Shanghai aims to be global wealth hub
The Lujiazui area of Shanghai has developed into a financial hub during the past three decades. [Photo by Wang Gang/for China Daily]
Shanghai's aim to grow into a leading global asset management center will help to better serve the development of the real economy and facilitate China's deepened opening-up in the financial sector, said officials and analysts.
Clearer goals to achieve this objective were set out in a guideline issued on Tuesday by the Shanghai municipal government.
It says that the city is expected to grow into an important asset management hub in Asia by 2025 and is envisioned to be open and highly international, as well as having a complete ecosystem and key market elements.
Shanghai should become a leading global asset management center by that time, according to the guideline, which stresses the key role innovation is expected to play in the city's asset management industry over the next few years.
This will see the rollout of more asset management products, including the introduction of more fund products and the launch of innovation-focused exchange traded funds.
In addition, asset management services will be further expanded, under which banks, fund companies and securities firms will be able to apply for investment consultant qualifications.
In order to achieve these goals, more asset management institutions should be introduced to Shanghai, and qualified foreign companies will be allowed to establish wholly owned or jointly held asset management companies in the city, according to the guideline.
It added that private equity securities firms and funds should seek development in the city while small asset management companies will be supported in setting up seed funds in Shanghai.
A convenient cross-border capital investment environment is conducive to a thriving asset management industry in Shanghai. Therefore, foreign companies taking part in the qualified foreign limited partner program in China will be allowed to manage domestic renminbi-denominated funds in Shanghai. Qualified domestic companies will be allowed to join the program.
Companies taking part in the program will also be supported in their investment in overseas private equity funds, nonpublic enterprises, the securities market, large commodities and financial derivatives.
He Fei, chief strategist of the research center at Bank of Communications, said that the guideline issued on Tuesday by the Shanghai municipal government is of great importance to the development of the city's asset management industry.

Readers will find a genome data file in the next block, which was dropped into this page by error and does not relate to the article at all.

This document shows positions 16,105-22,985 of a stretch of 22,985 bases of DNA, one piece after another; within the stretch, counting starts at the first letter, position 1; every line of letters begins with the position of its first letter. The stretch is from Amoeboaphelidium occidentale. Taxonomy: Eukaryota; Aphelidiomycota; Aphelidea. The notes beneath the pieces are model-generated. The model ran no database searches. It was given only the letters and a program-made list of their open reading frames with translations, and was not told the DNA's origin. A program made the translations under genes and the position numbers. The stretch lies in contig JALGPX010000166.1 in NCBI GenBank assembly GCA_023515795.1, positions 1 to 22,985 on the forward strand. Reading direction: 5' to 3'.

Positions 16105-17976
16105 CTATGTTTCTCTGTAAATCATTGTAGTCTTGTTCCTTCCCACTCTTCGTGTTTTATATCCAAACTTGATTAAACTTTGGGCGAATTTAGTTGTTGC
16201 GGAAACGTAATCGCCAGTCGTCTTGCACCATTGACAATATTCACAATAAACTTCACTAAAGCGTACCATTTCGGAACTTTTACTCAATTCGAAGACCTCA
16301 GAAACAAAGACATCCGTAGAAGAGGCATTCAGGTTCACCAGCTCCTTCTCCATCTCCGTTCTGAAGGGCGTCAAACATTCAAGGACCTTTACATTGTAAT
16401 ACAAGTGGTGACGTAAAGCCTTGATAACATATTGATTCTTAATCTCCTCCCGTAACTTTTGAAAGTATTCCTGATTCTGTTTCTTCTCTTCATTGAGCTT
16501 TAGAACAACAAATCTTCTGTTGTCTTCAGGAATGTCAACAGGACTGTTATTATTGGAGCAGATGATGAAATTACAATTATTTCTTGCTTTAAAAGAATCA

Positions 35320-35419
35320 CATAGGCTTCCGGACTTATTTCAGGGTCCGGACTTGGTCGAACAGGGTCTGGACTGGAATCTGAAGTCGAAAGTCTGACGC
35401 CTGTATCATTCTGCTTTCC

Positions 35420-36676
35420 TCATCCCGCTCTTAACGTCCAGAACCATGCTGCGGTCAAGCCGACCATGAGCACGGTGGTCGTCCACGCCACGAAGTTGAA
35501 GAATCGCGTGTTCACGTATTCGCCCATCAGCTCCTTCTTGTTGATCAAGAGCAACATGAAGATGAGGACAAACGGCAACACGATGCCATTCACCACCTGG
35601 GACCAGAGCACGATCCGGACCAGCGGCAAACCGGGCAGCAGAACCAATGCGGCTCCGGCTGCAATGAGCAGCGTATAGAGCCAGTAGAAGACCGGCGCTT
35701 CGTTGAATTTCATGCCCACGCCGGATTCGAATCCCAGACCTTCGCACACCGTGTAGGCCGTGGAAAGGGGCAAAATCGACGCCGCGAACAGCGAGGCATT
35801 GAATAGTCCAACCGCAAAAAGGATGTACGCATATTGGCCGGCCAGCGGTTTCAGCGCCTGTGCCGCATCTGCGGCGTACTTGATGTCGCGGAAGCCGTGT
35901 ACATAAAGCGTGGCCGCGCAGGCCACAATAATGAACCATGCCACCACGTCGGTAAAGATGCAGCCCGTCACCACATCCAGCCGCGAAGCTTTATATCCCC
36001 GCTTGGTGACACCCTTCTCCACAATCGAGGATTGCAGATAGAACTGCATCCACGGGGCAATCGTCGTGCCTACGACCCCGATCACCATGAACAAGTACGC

He added that the guideline addresses the requirements of the dual-circulation development paradigm, in which the domestic market is the mainstay and the domestic and foreign markets reinforce each other, and it will facilitate the integrated development of the Yangtze River Delta region.
During a grand gathering held in early November to celebrate the 30th anniversary of the development and opening-up of Shanghai's Pudong New Area, President Xi Jinping said that Shanghai should enhance its capabilities in allocating global resources. To that end, systems for the financial market, products, institutions and infrastructure should be perfected.
Officials from the Shanghai Municipal Financial Regulatory Bureau said in a written reply on Tuesday that the asset management industry is closely related to these requirements. As the presence of the asset management industry grows in Shanghai, the city's financial market will be further opened up.
And Shanghai is already firmly on the global asset management map, with the world's top 10 firms in the sector already having set up offices in the city.
BlackRock, the world's largest asset management firm, applied to establish a wholly owned mutual fund in China on April 1 last year, the day when China's restrictions on foreign ownership on mutual funds were removed, and that new company will be located in Shanghai.
Larry Fink, chief executive officer of BlackRock, said that China will be one of the biggest opportunities for the company in the long term.
Yang Delong, executive general manager of First Seafront Fund, which is based in Shenzhen, Guangdong province, said that foreign asset management companies' increased involvement in the Chinese market demonstrates not only its strong appeal, but also the effectiveness of the nation's financial opening-up.
This is also illustrated by international investors' involvement in the Chinese stock market. The net northbound capital flow, or overseas investors buying A shares via the Shanghai-Shenzhen-Hong Kong stock connect programs, hit a record high of 21.7 billion yuan ($3.1 billion) on Tuesday, helping the benchmark Shanghai Composite Index to jump 2.4 percent to reach 3581.34 points.
The financial sector led Tuesday's surge, with A-share securities firms reporting the strongest average daily increase of 4.67 percent. Public insurers and banks saw average rises of 3.91 percent.